Fantastic (ethical) hackers and where to find them

By Simon McCullough, Major Channel Account, F5 Networks

Data breaches and cyberattacks are unignorably on the rise and hackers are becoming increasingly sophisticated. Across the world, businesses are finding it difficult to grapple with rapidly shifting cybercriminal motivations, tactics and appetites for destruction.

The problem is exacerbated by emerging technologies such as IoT constantly expanding exploitable attack surfaces. At the same time, massive volumes of work data and applications are moving to the cloud in various deployment configurations, potentially leaving additional swathes of data unprotected.

To both understand and keep pace with cybercriminal mindsets, many businesses are seeking to fight fire with fire. It is particularly important to consider every single possible attack vector when protecting applications. This is where the ethical or “white hat” hacker can often make a difference.

While security architects have a wealth of knowledge on industry best practise, they often lack first-hand experience of how attackers perform reconnaissance, chain together multiple attacks or gain access to corporate networks.

Equipped with – one hopes – all the skills and cunning of their adversaries, the ethical hacker is legally permitted to exploit security networks and improve systems by fixing vulnerabilities found during the testing. They are also required to disclose all discovered vulnerabilities.

According to the 2019 Hacker Report, the white hat hacker community has doubled year over year. Last year, US$19 million was doled out in bounties, nearly matching the total paid to hackers in the previous six years combined. Eye-catchingly, the report also estimates that top earning ethical hackers can make up to forty times the median annual wage of a software engineer in their home country.

So where do you find these mythical creatures?

The most common method is a “bug bounty” scheme operating under strict terms and conditions. This way, any member of the public can search for and submit discovered vulnerabilities for a chance to earn a bounty. It can work well for publicly available services, such as websites or mobile apps. Rewards depend on the level of perceived risk once the affected organisation confirms the validity of its discovery.

Using crowdsourcing and paying incentives has obvious benefits. Hackers get reputational kudos and/or hard currency to showcase and test their skills in a very public forum. In exchange, the hiring organisation gains new dimensions of security smarts and perspectives.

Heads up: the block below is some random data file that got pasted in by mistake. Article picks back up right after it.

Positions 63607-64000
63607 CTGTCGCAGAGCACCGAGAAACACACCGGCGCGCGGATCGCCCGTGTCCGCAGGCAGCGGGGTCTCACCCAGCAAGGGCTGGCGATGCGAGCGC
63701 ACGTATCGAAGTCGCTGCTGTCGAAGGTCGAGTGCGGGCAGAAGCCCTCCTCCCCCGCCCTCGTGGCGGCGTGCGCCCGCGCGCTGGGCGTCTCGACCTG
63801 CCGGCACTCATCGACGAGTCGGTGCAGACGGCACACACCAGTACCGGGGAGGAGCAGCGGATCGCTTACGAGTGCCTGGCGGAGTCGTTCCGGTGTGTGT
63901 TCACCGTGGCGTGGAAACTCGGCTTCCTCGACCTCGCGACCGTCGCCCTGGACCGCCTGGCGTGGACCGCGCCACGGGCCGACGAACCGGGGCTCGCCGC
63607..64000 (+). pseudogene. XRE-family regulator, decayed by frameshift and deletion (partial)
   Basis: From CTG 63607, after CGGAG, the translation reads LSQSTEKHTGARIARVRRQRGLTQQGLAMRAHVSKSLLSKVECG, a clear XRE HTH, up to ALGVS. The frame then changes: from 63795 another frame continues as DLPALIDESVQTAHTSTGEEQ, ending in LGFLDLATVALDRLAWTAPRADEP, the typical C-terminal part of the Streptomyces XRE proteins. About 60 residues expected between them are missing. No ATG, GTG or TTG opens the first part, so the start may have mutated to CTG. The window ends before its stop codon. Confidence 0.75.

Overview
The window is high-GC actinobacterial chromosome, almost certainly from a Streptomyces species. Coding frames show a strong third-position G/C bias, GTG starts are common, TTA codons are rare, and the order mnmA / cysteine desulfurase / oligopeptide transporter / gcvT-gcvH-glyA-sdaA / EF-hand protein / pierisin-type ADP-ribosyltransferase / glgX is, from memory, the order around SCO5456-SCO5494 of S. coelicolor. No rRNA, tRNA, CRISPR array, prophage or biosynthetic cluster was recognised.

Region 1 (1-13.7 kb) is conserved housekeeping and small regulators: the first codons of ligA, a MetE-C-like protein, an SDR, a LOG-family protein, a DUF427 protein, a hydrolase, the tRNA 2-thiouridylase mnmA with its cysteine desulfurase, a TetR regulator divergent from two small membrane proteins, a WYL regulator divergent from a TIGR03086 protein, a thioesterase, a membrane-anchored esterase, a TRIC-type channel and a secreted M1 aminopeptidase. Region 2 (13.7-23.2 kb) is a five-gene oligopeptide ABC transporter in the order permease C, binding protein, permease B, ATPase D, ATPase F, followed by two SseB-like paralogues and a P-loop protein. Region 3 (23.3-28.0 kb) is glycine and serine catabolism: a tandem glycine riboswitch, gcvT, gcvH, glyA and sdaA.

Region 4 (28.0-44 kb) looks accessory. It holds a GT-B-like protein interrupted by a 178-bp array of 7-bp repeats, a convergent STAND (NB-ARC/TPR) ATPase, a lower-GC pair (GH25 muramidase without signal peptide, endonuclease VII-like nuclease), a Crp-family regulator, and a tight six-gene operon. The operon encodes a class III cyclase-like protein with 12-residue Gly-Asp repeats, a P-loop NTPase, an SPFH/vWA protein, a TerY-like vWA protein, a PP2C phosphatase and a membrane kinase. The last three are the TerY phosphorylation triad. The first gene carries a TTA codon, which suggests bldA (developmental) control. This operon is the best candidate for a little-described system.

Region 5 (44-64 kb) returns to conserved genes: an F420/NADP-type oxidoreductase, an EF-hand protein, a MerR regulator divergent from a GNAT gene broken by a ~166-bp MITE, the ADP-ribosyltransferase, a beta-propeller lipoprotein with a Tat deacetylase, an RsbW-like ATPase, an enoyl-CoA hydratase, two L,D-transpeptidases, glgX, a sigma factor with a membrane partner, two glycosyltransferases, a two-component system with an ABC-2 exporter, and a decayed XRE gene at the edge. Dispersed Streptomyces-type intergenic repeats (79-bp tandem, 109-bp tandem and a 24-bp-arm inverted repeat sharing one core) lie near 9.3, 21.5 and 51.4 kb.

Some businesses choose to hire hackers direct. Hands-on experience is key here. While it may sound counter-intuitive to make use of external hackers – some of which have a track record of criminal activity – the one thing they have in abundance is hands-on experience. At the end of the day, a hacker is a hacker. The only difference is what they do once a bug or vulnerability is found.

Ultimately, employing an ex-cybercriminal is a risky decision that should be made on a case-by-case basis. It is also worth noting that criminal background checks only help identify previous offenders – they lack context on how a person has changed. For example, it is unlikely that someone charged for a denial of service attack at a young age has mutated into an international career criminal. Indeed, some young offenders often go on to become well respected security consultants and industry thought-leaders.

Another fertile hunting ground for hackers could be closer to home. The best practitioners are curious, with a strong passion to deconstruct and reassemble. Businesses need to get better at harnessing the skills of those building their applications, code and network infrastructure. They may already know about vulnerabilities but have yet to report them as it isn’t part of their job description. This is a waste. Decision-makers need all the insight and help they can get, and there’s more of it out there than you think. Over the years, I’ve met many people at security workshops or capture the flag hacker events that have built products but claim to enjoy the process of ameliorative, intelligence-gathering hacking even more.

Finally, ethical hacking is also becoming increasingly formalised. Notable qualifications include Certified Ethical Hacker (CEH), Offensive Security Certified Professional (OSCP) or Global Information Assurance Certifications (GIAC). Naturally, many seasoned hackers will balk at such educative evolutions but watch this space. Ethical hacking is set to become more mainstream as perceptions and security-first business imperatives change.

 

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